A hospital in Ethiopia repairs fistulas so women can rejoin the world.
I've been meaning to write about the documentary A Walk to Beautiful, which you can rent or watch instantly at Netflix. The movie shows the work of the Addis Ababa Fistula Hospital and won the 2007 Best Feature-length Documentary at the International Documentary Association Awards Ceremony. It galvanized me into sending a hefty donation (see the bottom of the post for links to donate or learn more).
You can also see it here, on YouTube (you'll have to endure a commercial first):
By the age when American girls start to attend preschool, girls in the Ethiopian countryside are already pressed into household labor, hauling buckets of water to help their mothers. Soon after that, they're handed the daily task of grinding grain with heavy stones to prepare injera, the spongy bread that's the staple of the Ethiopian diet.
"By the age of 8 they can carry weights that I can't carry," said Ruth Kennedy, a 54-year-old midwife at the Addis Ababa Fistula Hospital.
Hard labor and poor nutrition conspire against rural girls, who grow up sinewy and stunted.
But in traditional practice, girls are often married off by age 12 and expected to bear children within a few years. Their undersized pelvises are ill equipped to deliver fully formed fetuses, producing devastating complications, hospital nurses said. Some patients arrive at the hospital having endured up to seven days of labor.
At the end, the baby's head collapses and it emerges stillborn. The stuck fetus blocks blood flow to tissues in the pelvic wall, eventually tearing a hole.
Within hours the mother begins to leak urine and, in extreme cases where rectal tissue is also damaged, sometimes feces, nurses said.
Without treatment, women can leak from their vaginas for the rest of their lives, making it difficult for them to live among family and friends and forcing them to the margins of their close-knit communities. "Very few of their husbands keep them. They are spoiled," Kennedy said. "In a survivalist society, these little women become a burden."
The injuries to bladder and kidneys are extreme. "I smelled," [said one patient]. "No one talked to me. All my friends hated me. No one understood the condition." For several months Melise lay at home in bed in a fetal position, wracked by depression and trying desperately to stop the constant dripping of urine. She awoke one morning to find that her mother-in-law had thrown her things out of the house.
The humiliating injury is called obstetric fistula, a tear in the tissue between the vagina and adjoining organs, caused by prolonged labor in small, undernourished women—and now almost unknown outside the poorest countries of Africa and Asia. While the last recorded case in the United States was in 1895, researchers believe that 9,000 women will develop fistulas this year in Ethiopia alone.
Founded in 1974 by two Australian gynecologists, Catherine Hamlin and her late husband Reginald, the Addis Ababa Fistula Hospital has performed more than 32,000 free operations on women from across Ethiopia. More than 90 percent of patients fully recover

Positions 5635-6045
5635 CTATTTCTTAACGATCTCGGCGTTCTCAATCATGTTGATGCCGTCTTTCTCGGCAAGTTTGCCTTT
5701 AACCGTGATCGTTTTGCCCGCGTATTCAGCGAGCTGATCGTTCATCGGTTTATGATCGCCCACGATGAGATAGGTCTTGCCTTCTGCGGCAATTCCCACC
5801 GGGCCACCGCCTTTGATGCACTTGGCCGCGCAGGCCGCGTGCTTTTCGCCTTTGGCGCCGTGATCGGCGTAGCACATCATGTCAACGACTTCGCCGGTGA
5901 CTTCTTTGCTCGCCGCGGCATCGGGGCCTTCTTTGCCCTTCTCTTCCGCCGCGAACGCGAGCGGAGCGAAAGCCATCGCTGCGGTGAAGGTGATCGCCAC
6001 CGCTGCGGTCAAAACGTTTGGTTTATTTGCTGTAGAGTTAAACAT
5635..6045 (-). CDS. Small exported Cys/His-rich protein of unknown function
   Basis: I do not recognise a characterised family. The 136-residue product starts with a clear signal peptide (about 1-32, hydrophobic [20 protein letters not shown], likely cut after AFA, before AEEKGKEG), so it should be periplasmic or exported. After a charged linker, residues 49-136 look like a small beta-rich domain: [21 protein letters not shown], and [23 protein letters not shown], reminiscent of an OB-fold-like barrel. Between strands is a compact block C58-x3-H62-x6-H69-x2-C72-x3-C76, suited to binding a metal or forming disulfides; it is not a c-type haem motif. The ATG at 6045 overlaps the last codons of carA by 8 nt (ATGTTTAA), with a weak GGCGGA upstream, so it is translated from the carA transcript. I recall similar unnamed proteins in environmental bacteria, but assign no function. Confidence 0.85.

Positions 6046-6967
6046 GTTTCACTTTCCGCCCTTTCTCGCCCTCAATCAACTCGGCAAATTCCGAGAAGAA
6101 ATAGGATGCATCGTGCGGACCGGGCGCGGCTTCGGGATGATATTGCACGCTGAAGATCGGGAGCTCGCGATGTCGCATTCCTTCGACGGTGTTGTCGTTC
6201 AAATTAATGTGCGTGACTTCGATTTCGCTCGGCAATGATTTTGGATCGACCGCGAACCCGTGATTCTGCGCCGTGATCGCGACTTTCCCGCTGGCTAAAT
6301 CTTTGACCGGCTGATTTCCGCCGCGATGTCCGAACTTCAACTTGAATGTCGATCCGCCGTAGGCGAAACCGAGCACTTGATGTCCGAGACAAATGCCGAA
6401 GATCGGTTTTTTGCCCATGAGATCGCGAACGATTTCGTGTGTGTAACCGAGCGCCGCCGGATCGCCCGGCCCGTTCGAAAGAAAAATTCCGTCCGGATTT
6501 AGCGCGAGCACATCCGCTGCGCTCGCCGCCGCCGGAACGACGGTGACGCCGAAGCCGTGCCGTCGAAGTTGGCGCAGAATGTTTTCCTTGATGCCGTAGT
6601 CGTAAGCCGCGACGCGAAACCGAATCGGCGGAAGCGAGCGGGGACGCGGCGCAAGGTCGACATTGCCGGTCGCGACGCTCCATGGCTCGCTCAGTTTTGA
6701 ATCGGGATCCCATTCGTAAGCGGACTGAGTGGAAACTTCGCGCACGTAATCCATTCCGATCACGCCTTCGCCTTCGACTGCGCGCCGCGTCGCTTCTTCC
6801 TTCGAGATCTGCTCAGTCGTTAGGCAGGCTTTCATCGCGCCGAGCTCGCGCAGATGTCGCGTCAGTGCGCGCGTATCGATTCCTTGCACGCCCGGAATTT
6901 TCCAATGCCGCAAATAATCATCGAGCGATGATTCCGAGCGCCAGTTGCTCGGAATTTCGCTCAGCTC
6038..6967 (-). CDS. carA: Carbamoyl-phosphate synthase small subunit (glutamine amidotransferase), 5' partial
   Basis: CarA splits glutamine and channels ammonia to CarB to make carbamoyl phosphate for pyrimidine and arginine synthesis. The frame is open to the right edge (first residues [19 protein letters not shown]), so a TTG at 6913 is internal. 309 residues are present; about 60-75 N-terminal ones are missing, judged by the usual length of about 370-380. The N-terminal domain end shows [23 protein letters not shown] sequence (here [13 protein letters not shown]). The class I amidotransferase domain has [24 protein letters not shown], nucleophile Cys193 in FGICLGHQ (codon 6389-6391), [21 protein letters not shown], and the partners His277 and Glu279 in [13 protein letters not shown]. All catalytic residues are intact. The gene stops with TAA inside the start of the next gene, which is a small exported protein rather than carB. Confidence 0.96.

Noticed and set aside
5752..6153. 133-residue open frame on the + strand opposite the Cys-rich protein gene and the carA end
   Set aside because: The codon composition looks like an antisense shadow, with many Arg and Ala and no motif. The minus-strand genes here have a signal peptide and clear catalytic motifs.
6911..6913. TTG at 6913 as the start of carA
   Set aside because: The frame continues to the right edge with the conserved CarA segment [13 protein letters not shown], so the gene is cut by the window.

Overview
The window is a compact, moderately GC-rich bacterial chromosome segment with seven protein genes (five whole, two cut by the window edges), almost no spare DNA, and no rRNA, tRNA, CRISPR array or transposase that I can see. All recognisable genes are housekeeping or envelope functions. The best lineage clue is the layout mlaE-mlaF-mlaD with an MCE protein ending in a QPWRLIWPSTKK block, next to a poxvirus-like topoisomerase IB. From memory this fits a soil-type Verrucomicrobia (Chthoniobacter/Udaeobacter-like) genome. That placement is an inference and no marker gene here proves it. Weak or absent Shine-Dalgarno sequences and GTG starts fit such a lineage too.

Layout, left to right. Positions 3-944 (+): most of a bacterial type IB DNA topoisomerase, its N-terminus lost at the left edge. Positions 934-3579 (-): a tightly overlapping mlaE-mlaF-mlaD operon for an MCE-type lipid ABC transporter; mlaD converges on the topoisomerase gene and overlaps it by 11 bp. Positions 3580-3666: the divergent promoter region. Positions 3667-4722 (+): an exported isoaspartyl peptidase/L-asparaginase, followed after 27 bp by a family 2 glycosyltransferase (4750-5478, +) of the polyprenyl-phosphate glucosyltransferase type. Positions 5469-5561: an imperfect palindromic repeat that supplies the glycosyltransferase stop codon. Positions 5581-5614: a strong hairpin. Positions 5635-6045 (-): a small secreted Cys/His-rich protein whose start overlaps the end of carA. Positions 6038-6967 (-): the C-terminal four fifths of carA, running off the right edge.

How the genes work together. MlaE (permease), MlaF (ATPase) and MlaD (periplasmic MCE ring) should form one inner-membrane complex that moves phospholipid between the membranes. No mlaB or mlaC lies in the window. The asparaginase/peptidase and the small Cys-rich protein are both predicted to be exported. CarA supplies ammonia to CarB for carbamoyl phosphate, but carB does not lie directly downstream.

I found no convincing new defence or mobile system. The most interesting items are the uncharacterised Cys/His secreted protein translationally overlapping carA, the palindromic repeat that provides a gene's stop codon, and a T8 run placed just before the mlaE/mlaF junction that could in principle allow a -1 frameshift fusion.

The couple performed the first fistula operations in Ethiopia as volunteers in 1959. Now the hospital, with support from nonprofit foundations and private donors, has grown into an internationally recognized center for fistula research and has trained doctors from 28 countries to perform the simple, life-altering surgery.
Their work has helped raise the profile of the debilitating but long neglected injury. In 2003 the United Nations Population Fund launched a worldwide "End Fistula" campaign, which is now working in 35 poor countries in Africa, Asia and the Middle East. In recent years Sudan and Nigeria have opened centers for fistula repair.
Life in Ethiopia is very hard for most everyone, but it's especially hard on the women. Like women in most of the developing world, they tend to do the most difficult, dirty work, yet generally do not have access to the few opportunities that exist for an education and a good job. Many are married off at a young age -- sometimes as young as 10 -- and often start bearing children by their early teens. Childbirth rarely occurs with a qualified attendant, much less at a hospital. If there's a problem during delivery, common given the lack of prenatal care, the babies often die and the mothers can suffer injuries.
A common injury is called an obstetrical fistula, which occurs when the baby tears a hole into the bladder and/or rectum, causing the mother to become permanently incontinent and constantly smelly. When this happens, the husband almost always abandons his wife, who returns to her family, often to be rejected again. These women have lives of unspeakable misery. One didn't leave her bed, much less her family's hut, for nine years before making her way to the Fistula Hospital.
The hospital specializes in the relatively simple surgical procedure that repairs the fistulas, allowing the patients to return to normal life and even bear children again. It heals more than 1,000 women annually, at a total cost of a mere $400,000 -- a pittance by Western standards, but a fortune in Ethiopia.
www.fistulatrust.org (this is where I sent money)